SEAN MONTgomerY ON THE RUN MASTERSON, ponders on the morality of wargaming in general and finds himself fighting fires in olde London
IT SEEMS as if not only is it all quiet on the western front this month, but on every front. Horror of horrors, is this column going to disappear into oblivion just when I had begun to make it worth while reading? Maybe — but just on the assumption that it won’t, I’ll take this month’s lack of review material as an opportunity to present a discussion for your consideration. It’s a subject which many have discussed before but not, to my knowledge, within the pages of CRASH, therefore it shouldn’t be redundant.
Consider the morality of wargames. When you load a wargame (no matter what the subject), your sole aim is to cooly and precisely kill people of conflicting ideologies. Many modern wargames bring this point closest to home with the subject of nuclear exchange. Now I’m not arguing that limited nuclear exchange is possible and that such a war could be won, but nevertheless do any of you pause before hitting the red button? Even in a game, would you rather lose before resorting to the most desperate means or is winning that important?
There are those who argue that wargaming is unhealthy because it breeds cynicism and callousness. Having been a wargamer for some years now, I often overheard conversations by table-top generals boasting about how they had won an engagement by ‘napalming the lot of them’ or ‘nuking them and got away with it.’ Then, in more conventional games there are those whose fumbling, incompetent handling of a situation causes them to throw entire units (or armies) away on lost causes. Or they fight to the death so they can say they have never surrendered. If you have come across any of these people, you can see why there are those who think the whole hobby is a perverse waste of time.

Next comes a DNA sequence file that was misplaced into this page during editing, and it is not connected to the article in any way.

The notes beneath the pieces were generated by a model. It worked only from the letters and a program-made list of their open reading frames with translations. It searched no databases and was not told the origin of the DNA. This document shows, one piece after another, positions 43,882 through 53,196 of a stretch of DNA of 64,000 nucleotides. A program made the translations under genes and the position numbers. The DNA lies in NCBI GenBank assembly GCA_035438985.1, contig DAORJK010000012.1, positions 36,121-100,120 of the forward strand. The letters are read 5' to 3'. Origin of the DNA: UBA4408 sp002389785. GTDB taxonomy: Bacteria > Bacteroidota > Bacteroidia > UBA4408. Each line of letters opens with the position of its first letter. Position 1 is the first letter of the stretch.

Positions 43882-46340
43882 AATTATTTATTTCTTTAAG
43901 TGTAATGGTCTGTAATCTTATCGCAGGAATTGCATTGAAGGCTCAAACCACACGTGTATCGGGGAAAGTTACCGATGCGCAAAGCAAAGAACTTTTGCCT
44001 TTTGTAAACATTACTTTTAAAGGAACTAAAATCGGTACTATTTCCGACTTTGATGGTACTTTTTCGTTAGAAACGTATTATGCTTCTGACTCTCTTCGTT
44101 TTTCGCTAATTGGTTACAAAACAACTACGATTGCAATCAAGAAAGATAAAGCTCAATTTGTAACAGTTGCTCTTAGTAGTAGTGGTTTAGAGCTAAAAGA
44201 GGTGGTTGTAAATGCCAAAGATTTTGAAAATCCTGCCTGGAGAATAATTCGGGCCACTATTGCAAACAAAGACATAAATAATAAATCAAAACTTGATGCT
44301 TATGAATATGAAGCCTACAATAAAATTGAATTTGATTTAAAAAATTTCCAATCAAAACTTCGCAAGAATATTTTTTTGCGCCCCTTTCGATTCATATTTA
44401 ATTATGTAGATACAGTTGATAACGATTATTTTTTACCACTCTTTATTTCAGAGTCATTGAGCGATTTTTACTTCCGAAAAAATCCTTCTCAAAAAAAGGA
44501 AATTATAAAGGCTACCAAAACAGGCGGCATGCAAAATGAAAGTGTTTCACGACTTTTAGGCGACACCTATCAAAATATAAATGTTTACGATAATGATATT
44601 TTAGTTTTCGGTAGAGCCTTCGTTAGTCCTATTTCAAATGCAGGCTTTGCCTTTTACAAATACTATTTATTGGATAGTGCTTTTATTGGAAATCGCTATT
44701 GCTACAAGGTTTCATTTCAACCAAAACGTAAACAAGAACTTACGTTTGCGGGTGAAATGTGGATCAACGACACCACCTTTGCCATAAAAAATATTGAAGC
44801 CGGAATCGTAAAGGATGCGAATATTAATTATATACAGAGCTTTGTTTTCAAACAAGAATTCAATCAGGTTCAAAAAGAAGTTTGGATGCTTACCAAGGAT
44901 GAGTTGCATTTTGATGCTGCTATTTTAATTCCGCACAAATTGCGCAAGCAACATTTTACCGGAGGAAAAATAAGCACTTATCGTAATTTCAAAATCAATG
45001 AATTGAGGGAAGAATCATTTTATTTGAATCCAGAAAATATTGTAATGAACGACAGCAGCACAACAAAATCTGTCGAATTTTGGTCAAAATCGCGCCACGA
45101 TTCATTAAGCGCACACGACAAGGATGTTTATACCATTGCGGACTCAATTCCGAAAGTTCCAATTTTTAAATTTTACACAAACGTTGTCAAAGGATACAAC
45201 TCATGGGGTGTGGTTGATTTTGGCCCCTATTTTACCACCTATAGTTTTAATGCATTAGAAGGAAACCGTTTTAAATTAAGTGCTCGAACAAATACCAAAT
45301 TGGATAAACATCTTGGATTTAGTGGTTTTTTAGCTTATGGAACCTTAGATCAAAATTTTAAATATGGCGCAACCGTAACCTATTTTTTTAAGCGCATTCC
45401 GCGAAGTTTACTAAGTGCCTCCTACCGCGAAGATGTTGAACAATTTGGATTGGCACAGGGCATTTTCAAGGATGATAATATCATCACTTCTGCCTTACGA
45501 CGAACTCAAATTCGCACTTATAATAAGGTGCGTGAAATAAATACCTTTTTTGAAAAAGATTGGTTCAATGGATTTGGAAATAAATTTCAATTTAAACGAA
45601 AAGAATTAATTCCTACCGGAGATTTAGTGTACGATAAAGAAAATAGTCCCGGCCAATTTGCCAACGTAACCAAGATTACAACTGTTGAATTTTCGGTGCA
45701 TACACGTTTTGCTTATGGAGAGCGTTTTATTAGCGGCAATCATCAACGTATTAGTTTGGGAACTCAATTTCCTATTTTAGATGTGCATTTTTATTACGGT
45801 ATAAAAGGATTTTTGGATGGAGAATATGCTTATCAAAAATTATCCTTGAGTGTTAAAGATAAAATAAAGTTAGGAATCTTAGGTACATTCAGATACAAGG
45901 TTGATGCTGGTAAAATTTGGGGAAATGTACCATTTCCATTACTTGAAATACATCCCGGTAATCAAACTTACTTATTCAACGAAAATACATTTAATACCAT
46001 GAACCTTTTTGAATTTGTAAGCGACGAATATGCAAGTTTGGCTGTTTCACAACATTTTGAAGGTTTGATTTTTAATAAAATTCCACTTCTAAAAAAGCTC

My argument would be that these boastful buffoons are the ones who have totally missed the point of wargaming. They are the egotistical bigots who exist in any society and have simply clung to wargaming to fulfil their need to sound superior. Unfortunately wargaming does attract rather more than its fair share of this sort. But wargaming, if it breeds anything, breeds pacifism. If there is any point to wargaming at all, then this must be it. Rarely does anyone win their first wargame. Instead they see their armies wiped out (usually by the computer) all because of the instructions they gave to their troops. They learn that it can be no fun to play with men’s lives. Or perhaps wargames can show the futility of war itself. Certainly, from an abstract point of view, they can discipline the mind and encourage logical thinking. But never, never should they be used as a vehicle to revel in the grotesquerie of the real thing.
It may be that you decide to employ nuclear weapons in a game and that as a result of your actions you win. But it should be important to remember that if the game makes such a victory possible, then it is only reflecting the designer’s philosophy and not hard fact. And the best, indeed ideal commander would be the one who could win a battle without any losses at all. That would be the most efficient and palatable victory. Obviously, as an ideal it is unlikely to be realised, even in a game. However, it can still act as a guideline and if you had to use even one small tactical nuclear device, it would have resulted in a phenomenal number of casualties. It should encourage you to find a better way next time.
I will leave you to consider this. I once had an Atari computer which meant I had access to SSI wargames (arguably the best home computer simulations in the world). I was playing Reforger 88, a tactical simulation of a Soviet invasion of West Germany, centred around the crucial Fulda Gap. I only won the game once. The East Germans began their advance and I immediately withdrew. The only combat which took place was air to air, where I fared well and suffered few casualties. At the end of the second turn, unopposed, the Soviets took Frankfurt. At this point, I called a truce. I was given a marginal victory.